Volkswagen targeted in major new Greenpeace campaign
A legion of seven-year old children armed with light sabers takes on Europes biggest carmaker today when a new film is launched spoofing the most successful viral internet advert in history. (1)
The Volkswagen ad, featuring a mini Darth Vader, was an online hit after being launched in the half-time ad break during this years Superbowl, racking up nearly forty million views on one YouTube posting alone and winning a Gold Lion award at Cannes. (2) Now, to highlight Volkswagens poor environmental record, Greenpeace has spoofed the ad using a cast of young Star Wars fans including talent from Billy Elliott - The Musical, and a team including top names from the advertising world, Oscar and international award-winning filmmakers, and Hollywood special effects experts.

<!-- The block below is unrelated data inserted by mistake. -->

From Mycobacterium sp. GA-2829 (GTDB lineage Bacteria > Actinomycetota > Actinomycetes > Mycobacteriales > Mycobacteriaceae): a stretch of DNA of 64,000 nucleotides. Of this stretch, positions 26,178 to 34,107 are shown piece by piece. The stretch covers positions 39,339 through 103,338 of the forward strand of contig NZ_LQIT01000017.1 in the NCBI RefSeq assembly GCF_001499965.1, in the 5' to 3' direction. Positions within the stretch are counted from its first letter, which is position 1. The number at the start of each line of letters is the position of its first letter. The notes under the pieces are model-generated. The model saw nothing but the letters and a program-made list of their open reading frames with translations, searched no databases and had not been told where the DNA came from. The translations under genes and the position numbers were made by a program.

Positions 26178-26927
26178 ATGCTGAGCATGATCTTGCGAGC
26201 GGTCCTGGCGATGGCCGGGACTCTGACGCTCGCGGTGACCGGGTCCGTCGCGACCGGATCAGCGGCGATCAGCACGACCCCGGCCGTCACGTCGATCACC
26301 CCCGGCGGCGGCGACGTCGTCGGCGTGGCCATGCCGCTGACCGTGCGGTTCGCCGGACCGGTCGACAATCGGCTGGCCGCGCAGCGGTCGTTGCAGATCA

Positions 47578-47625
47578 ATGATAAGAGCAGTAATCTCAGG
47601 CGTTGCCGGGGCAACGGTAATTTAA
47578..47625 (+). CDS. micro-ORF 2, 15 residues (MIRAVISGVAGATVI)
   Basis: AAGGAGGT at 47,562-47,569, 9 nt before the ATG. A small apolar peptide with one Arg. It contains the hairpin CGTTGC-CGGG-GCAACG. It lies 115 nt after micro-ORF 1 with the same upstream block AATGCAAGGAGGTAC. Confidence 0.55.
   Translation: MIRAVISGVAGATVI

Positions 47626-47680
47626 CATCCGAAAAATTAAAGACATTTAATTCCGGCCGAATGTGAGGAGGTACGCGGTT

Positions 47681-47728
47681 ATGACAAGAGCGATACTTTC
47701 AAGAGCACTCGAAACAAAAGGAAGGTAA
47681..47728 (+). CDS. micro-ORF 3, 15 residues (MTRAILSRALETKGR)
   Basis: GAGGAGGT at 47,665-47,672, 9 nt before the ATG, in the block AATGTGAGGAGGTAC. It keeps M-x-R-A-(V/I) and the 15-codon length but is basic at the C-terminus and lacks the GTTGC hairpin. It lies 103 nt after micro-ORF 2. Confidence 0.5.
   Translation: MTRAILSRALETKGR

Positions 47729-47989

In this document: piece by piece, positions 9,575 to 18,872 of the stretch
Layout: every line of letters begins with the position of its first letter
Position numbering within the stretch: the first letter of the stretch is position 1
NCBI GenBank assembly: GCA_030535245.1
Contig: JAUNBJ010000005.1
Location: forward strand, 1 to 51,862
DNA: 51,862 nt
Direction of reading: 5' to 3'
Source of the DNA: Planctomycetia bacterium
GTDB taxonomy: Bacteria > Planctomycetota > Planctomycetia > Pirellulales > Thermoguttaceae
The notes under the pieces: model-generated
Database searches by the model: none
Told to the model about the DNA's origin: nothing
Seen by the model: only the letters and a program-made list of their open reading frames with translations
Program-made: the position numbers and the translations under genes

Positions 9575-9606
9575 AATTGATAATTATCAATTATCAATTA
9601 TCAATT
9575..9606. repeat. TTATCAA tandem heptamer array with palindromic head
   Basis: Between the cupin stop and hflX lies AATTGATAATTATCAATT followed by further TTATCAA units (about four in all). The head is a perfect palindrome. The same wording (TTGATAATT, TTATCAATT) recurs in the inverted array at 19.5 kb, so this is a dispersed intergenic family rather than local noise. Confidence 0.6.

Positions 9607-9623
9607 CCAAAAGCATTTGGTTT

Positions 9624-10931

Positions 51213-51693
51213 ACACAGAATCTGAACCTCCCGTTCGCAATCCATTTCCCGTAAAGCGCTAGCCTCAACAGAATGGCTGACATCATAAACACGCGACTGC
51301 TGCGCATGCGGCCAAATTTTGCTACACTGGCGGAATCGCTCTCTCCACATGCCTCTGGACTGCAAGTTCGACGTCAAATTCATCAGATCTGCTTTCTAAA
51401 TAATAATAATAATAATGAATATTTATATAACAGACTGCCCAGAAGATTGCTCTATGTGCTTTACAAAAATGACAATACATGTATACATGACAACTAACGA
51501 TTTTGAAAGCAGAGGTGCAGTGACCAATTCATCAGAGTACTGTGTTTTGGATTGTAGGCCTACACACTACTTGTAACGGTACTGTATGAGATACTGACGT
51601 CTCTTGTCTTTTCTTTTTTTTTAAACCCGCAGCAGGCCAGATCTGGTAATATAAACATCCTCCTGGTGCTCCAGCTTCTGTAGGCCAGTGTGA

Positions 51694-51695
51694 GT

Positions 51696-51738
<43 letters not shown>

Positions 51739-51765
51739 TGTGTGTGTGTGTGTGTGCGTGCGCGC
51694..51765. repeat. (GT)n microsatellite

The spoof film can be viewed at www.VWdarkside.com
The launch of the spoof - in which other young Star Wars characters challenge VWs mini Vader while a VW-branded Death Star threatens the Earth comes on the same day that Greenpeace unveils billboards at two of Londons most prestigious advertising sites. Specialist activist climbers this morning installed spoof ads at Londons largest advertising space at Old Street where the adverts can now be seen on 4 hoardings. Meanwhile, activists dressed as storm troopers are protesting outside the companys UK HQ in Milton Keynes. (3)